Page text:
It's alive, it's alive!
Live TV is 24 hours old today. Janet Street Porter played midwife, Jim White witnessed the birth
Tuesday 13 June 1995
It was surprising anyone could have lost Rod. He was wearing a distinctive pair of trousers with a yellow, mauve and orange check. And indeed, five seconds after the panic, Rod comes into view on one of the monitors walking rapidly round Live's brightly decorated offices rehearsing his opening lines. These were about how this was to be a station without boring sofa chat; about how it was to be lively and live and alive and living. In short: Live TV.
"Sorry loves," says the man in the beard. "Rod's on camera three. Less than a minute to go. Remember everybody, lots of life, let's be lively, let's enjoy it."
Rod's trousers are a useful metaphor for Live TV (or, to give it its full title, l!vetv). According to Janet Street-Porter, managing director of the station and herself kitted out in a cheery scarlet suit for the morning of the launch, colour is what Live TV is all about. "I know it sounds corny," she says. "But the look is kind of modern. You know, kind of bright, fresh, youthful? And friendly, yeah, not sneery."
Colour and speed. The five seconds when Rod fell into a between-shot Bermuda Triangle would be like five minutes for any other channel: time to squeeze in at least two items. When LiveTV sprang, like an excited labrador puppy, into action yesterday at 9am precisely, the pace was exhausting. And that was just for the viewer. "Cue Rod and cue Donna and cue Rod and cue Donna," the man with the beard was yelling, rapidly organising cuts of shot between the two presenters like he was directing an outside broadcast at Wimbledon. In less than 10 minutes we were served up a news bulletin (headline: a survey reveals Britain's younger women are not getting enough sex, "bad luck girls"), a nappy-changing competition judged by Richard E Grant, the promise of a report from Imran Khan's speech to the Oxford Union plus a report about the shopping opportunities his new wife will be able to look forward to in Islamabad. This plus gossip, dozens of snapshots of celebrities caught outside film premieres telling us we must watch Live, and a constant reminder of what will be coming up next. Like an 0898 sex line, Live devotes more time preparing viewers for the arrival of an item than it does on the item itself: "We'll be" is its verbal principal verbal tick.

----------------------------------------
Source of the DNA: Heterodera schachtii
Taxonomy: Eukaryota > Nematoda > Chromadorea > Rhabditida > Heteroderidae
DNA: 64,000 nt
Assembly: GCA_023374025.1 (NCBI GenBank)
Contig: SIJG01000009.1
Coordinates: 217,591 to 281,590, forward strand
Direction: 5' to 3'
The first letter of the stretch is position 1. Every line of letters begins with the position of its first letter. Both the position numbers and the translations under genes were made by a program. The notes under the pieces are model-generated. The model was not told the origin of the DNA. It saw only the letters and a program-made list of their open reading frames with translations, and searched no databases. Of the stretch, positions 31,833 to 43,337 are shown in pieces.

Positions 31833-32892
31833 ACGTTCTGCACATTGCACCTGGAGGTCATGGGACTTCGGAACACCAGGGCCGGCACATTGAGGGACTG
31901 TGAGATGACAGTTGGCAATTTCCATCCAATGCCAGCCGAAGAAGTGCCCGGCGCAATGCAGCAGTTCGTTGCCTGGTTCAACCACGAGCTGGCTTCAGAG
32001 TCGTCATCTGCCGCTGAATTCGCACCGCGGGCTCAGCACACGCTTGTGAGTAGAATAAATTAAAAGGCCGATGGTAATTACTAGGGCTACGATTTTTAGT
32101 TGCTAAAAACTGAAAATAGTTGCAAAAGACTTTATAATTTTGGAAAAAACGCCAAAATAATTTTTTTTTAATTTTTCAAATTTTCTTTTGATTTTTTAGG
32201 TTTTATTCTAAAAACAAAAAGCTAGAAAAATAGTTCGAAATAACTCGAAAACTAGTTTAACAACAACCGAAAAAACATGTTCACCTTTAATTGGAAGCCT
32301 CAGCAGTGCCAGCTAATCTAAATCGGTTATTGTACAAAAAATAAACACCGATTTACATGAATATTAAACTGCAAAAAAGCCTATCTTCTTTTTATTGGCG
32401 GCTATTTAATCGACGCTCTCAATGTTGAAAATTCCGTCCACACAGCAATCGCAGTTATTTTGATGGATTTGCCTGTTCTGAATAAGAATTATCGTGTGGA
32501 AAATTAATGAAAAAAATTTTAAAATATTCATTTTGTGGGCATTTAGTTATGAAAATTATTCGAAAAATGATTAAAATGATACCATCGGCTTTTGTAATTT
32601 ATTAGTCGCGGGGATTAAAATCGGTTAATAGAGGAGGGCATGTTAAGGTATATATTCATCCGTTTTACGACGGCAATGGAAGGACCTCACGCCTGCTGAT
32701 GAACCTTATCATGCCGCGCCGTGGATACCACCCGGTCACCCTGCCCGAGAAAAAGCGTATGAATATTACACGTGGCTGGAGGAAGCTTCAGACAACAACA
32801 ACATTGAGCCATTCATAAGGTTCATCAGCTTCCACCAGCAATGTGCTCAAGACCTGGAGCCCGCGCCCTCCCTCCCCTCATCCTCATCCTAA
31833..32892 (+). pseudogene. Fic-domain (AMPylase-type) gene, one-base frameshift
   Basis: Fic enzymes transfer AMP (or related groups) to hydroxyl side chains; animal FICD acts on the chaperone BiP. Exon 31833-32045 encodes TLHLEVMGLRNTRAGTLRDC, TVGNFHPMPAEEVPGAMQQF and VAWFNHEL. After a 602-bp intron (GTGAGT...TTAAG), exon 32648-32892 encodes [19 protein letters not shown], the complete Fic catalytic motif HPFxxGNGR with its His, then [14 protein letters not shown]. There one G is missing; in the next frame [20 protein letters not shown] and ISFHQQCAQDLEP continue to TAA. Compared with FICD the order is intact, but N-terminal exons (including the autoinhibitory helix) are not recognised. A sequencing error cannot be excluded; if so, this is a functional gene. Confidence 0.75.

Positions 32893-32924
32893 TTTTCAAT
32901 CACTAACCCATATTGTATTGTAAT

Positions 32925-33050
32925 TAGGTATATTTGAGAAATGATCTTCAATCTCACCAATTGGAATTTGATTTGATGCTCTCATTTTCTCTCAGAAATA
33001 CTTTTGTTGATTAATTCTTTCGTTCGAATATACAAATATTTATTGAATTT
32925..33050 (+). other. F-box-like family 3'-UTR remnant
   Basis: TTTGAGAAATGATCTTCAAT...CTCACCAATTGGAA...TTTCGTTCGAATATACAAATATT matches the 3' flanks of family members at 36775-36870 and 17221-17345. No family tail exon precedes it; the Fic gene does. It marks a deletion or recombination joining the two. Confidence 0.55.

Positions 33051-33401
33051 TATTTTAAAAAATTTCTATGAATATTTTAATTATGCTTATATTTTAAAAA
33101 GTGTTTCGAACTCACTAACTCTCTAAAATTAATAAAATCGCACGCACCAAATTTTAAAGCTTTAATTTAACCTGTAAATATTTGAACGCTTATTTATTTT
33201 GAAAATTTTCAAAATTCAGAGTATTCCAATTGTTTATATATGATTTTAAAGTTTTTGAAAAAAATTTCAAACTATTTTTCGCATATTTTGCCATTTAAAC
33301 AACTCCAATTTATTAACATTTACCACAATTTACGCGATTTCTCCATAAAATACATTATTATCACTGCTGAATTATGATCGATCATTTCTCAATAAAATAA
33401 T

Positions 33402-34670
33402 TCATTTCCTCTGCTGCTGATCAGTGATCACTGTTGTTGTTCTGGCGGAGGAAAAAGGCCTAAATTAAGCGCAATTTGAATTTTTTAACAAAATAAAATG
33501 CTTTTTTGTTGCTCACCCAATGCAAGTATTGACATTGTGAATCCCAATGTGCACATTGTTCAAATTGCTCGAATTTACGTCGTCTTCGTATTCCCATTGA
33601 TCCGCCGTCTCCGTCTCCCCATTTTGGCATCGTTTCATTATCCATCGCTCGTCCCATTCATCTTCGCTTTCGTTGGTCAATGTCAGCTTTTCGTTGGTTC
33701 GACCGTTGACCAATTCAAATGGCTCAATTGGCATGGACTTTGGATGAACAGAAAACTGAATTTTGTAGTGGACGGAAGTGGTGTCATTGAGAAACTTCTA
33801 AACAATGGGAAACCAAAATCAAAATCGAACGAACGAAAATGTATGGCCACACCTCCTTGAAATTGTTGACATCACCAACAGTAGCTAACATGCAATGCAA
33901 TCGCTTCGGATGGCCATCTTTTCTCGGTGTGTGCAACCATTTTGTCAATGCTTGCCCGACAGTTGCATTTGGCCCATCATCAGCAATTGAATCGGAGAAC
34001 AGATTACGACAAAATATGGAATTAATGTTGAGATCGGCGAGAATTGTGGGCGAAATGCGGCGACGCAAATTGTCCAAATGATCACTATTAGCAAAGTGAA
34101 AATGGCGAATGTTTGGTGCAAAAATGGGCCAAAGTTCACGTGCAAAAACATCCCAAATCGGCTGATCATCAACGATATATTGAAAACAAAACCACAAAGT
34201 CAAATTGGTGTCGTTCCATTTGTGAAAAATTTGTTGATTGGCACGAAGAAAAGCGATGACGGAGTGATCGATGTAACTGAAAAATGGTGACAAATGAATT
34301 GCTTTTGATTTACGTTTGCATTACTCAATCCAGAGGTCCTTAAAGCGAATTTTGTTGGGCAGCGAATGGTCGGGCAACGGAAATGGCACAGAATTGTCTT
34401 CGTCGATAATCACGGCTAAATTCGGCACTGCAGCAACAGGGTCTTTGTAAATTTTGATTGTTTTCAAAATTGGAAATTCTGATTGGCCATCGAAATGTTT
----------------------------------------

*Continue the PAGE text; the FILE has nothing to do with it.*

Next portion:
"We'll be out and about in London catching a celebrity off their guard," yells Rod, into camera three. "Like this."At which the screen was filled by a reporter galloping down a London street behind an un-cooperative Paula Yates. "Where you off to, Paula?"
"What's in your bag, Paula?"
"Not telling you." Kelvin McKenzie, managing director of Mirror TV, Live's parent, offered up a pithy description of Live: "Bosnia it ain't." A risky comparison since, on a budget of pounds 2,000 an hour (enough to keep a BBC costume drama in bacon sandwiches), precedent would suggest the station has about as much chance of working as a Lord Owen peace initiative. In fact the speed, the colour, the flash, the panache - all characteristic of Street Porter's output since the birth of yoof telly - are a cunning disguise. Live TV might look many things, but cheap and nasty are not two of them.
"The ethos will be witty, stylish, lots of fun," says Street-Porter. "Tune into Live and you'll never quite know what to expect." And, of course, it will be live. "We've got three outside broadcast trucks and we'll go everywhere. If it's live and it's working, we'll stick with it and we'll ditch the studio stuff. We'll be, like, taking people to all the parties they're not invited to. Starting tonight, with our own launch party. Tune in and see the staff get wasted, har har har."
L!vetv is available on most cable packages. Check with your local dealer.
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